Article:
Transport in graphene tunnel junctions
Malec, Christopher Evan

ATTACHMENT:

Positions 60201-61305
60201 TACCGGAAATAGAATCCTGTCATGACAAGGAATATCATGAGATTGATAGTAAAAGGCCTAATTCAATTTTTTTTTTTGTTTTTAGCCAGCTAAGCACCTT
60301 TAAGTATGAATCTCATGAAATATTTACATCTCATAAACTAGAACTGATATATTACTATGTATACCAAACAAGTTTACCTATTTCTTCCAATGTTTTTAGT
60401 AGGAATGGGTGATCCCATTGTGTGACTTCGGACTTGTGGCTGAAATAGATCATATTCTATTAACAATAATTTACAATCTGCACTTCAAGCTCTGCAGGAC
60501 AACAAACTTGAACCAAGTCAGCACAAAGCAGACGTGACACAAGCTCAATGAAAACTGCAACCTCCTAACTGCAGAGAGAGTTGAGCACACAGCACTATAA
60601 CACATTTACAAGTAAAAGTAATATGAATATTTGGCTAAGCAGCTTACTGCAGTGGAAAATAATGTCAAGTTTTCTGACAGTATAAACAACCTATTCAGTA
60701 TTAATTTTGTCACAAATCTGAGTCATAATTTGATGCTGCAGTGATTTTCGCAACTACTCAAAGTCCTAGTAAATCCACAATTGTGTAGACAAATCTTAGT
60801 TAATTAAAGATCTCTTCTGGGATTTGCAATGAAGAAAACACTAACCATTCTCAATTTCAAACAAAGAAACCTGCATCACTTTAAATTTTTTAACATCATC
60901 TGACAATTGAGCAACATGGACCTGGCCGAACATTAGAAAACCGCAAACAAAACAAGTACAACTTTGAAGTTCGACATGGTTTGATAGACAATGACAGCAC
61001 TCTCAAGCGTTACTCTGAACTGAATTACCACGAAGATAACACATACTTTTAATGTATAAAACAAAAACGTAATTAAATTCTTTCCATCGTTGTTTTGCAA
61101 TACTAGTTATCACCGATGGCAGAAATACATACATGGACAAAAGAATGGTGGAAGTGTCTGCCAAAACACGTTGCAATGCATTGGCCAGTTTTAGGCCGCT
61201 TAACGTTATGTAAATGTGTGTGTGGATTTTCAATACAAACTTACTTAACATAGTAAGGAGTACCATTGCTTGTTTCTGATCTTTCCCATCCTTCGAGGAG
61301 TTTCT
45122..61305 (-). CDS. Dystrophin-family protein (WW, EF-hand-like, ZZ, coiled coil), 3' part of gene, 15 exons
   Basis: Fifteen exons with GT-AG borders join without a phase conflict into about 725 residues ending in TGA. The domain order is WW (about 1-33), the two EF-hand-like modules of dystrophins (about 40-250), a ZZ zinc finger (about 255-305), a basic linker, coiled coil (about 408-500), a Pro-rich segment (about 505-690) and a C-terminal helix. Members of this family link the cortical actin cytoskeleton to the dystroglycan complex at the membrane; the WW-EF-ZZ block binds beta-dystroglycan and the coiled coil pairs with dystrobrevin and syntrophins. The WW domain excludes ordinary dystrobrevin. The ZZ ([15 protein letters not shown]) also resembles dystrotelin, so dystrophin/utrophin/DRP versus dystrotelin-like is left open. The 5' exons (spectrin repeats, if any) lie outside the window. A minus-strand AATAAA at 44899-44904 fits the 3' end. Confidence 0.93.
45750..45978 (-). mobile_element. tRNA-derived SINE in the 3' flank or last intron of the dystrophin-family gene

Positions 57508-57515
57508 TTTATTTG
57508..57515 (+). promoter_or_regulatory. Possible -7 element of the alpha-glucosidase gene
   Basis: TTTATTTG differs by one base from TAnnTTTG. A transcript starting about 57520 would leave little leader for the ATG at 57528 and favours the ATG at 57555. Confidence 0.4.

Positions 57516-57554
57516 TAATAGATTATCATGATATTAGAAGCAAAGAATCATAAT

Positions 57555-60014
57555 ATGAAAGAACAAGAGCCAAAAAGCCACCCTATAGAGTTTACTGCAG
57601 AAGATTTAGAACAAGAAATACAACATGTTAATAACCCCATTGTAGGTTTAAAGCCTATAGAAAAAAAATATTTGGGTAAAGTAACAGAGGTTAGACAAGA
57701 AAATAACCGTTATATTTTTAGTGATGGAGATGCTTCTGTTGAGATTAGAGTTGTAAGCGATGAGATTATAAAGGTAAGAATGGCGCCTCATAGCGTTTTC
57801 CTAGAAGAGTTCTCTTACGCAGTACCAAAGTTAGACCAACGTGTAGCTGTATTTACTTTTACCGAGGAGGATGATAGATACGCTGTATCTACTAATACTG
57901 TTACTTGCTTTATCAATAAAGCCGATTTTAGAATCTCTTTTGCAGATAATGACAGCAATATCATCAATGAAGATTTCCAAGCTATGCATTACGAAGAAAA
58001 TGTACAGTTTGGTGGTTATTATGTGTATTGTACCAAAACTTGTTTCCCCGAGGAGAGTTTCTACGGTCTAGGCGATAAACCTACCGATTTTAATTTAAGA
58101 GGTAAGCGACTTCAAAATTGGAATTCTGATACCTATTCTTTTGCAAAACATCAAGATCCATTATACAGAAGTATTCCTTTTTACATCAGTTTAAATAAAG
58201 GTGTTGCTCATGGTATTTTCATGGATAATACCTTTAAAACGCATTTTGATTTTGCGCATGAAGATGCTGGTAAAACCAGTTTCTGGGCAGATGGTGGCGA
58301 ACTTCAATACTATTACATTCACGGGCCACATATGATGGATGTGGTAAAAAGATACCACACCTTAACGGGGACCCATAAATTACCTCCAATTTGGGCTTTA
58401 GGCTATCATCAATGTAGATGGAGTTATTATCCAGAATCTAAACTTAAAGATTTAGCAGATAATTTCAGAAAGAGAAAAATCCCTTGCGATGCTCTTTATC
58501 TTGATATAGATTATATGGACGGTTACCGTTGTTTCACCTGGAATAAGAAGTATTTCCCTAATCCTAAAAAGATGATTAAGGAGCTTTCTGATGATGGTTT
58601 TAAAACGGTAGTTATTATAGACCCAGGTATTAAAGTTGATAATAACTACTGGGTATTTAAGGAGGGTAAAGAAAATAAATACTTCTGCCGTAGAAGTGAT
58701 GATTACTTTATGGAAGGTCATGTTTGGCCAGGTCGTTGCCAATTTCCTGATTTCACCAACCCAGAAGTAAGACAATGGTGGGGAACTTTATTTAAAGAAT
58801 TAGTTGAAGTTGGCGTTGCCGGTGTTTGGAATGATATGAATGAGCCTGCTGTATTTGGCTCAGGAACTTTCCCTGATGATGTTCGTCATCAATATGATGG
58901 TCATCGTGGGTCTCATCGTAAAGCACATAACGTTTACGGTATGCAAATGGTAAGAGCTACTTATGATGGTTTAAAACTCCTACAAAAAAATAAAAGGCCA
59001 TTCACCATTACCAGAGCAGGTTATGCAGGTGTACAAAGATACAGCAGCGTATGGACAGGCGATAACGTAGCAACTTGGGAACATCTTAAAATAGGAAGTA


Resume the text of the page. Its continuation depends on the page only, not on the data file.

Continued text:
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It has been predicted that gold, aluminum, and copper do not fundamentally change the graphene band structure when they are in close proximity to graphene, but merely increase the doping. My data confirms this prediction, as well as explores other consequences of the metal/graphene interface. First, I present a technique to fabricate thin oxide barriers between graphene and aluminum and copper to create tunnel junctions and directly probe graphene in close proximity to a metal. I map the differential conductance of the junctions versus tunnel probe and back gate voltage, and observe mesoscopic fluctuations in the conductance that are directly related to the graphene density of states. I develop a simple theory of tunneling into graphene to extract experimental numbers, such as the doping level of the graphene, and take into account the electrostatic gating of graphene by the tunneling probe. Next, results of measurements in magnetic fields will also be discussed, including evidence for incompressible states in the Quantum Hall regime wherein an electron is forced to tunnel between a localized state and an extended state that is connected to the lead. The physics of this system is similar to that encountered in Single Electron Transistors, and some work in this area will be reviewed. Finally, another possible method of understanding the interface between a metal and graphene through transport is presented. By depositing disconnected gold islands on graphene, I am able to measure resonances in the bias dependent differential resistance, that I connect to interactions between the graphene and gold islands.